Balon anticipates the information and knowledge gained through hosting the day’s activities will help shape future City Builders Design Workshops, a semester long program for teenagers. ( as well as the Design Richmond Interactive Guidebook (

The inaugural event should provide a lesson plan that informs next year’s planning. They’re aiming to engage even more young Richmonders in imagining their community while boosting the number of advisory council members, volunteers, sponsors, and venues in support of enhancing their innovative programming. “We want to make DesignRVA so successful in its first year that the community-at-large, exhibit hosts, sponsors, and community leaders will be vying for a place at next year’s event and willing to support future DesignRVA events and other Storefront initiatives,” Balon says.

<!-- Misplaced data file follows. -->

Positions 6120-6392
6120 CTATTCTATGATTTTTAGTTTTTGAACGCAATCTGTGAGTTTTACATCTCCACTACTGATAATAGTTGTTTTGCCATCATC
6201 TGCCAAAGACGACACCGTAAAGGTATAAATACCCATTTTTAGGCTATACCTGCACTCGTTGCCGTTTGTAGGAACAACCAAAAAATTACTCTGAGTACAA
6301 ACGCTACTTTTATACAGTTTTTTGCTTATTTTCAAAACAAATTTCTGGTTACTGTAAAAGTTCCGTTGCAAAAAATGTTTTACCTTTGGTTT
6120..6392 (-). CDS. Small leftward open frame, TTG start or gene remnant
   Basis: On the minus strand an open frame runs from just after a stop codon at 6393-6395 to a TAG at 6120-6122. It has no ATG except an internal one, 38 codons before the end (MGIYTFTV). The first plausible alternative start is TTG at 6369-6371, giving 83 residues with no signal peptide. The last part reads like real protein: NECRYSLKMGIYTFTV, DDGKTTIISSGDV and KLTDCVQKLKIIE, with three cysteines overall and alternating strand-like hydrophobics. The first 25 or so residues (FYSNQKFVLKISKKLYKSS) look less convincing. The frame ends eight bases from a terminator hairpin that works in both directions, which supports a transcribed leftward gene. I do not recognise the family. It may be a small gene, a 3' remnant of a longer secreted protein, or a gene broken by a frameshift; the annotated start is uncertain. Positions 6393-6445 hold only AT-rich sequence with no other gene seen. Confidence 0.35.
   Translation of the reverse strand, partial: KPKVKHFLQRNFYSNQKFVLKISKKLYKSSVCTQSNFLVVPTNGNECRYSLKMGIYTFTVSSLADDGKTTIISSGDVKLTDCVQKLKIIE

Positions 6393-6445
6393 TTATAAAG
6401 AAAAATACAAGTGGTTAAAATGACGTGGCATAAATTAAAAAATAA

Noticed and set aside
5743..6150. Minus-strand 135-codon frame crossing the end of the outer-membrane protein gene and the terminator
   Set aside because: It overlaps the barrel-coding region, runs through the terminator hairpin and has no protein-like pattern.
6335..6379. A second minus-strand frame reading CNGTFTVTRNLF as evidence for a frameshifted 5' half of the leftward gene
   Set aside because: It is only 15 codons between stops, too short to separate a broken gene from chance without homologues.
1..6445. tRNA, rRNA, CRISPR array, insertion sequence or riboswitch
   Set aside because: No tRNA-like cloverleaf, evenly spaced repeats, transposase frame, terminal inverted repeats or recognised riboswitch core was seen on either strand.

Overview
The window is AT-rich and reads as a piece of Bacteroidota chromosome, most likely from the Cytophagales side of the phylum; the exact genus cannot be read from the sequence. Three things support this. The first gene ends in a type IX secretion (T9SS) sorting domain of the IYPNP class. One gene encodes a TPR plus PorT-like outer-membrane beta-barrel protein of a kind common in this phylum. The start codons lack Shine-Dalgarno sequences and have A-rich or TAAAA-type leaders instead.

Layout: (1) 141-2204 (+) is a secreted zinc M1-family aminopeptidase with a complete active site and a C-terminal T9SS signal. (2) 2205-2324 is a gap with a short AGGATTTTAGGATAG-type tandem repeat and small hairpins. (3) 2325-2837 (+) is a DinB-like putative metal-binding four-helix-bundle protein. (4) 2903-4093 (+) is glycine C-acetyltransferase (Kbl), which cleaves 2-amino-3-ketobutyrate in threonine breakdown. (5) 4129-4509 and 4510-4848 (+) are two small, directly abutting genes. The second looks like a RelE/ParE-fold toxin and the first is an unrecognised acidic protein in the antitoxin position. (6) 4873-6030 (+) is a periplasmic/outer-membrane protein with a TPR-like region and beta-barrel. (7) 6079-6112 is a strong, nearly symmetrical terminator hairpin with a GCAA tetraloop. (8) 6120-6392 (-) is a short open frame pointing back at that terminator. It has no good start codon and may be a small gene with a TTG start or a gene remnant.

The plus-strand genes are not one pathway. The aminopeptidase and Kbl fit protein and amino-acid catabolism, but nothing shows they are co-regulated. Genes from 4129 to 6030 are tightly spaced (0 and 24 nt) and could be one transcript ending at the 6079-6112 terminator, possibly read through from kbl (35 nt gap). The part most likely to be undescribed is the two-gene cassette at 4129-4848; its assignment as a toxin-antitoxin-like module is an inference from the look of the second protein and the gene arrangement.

Bottom line: It takes a village when you’re talking about reimagining Richmond’s built environment. DesignRVA wants to be a part of that process.

“Making places that have been created through thoughtful community dialogue provides opportunities for more neighborhoods where all can be safe, thrive and grow, ultimately creating stronger and more vibrant communities.”

DesignRVA will be held on Saturday, June 24 from 10 a.m. to 2 p.m. at The Branch Museum of Architecture and Design, 2501 Monument Ave., Storefront for Community Design, 205 E. Broad St.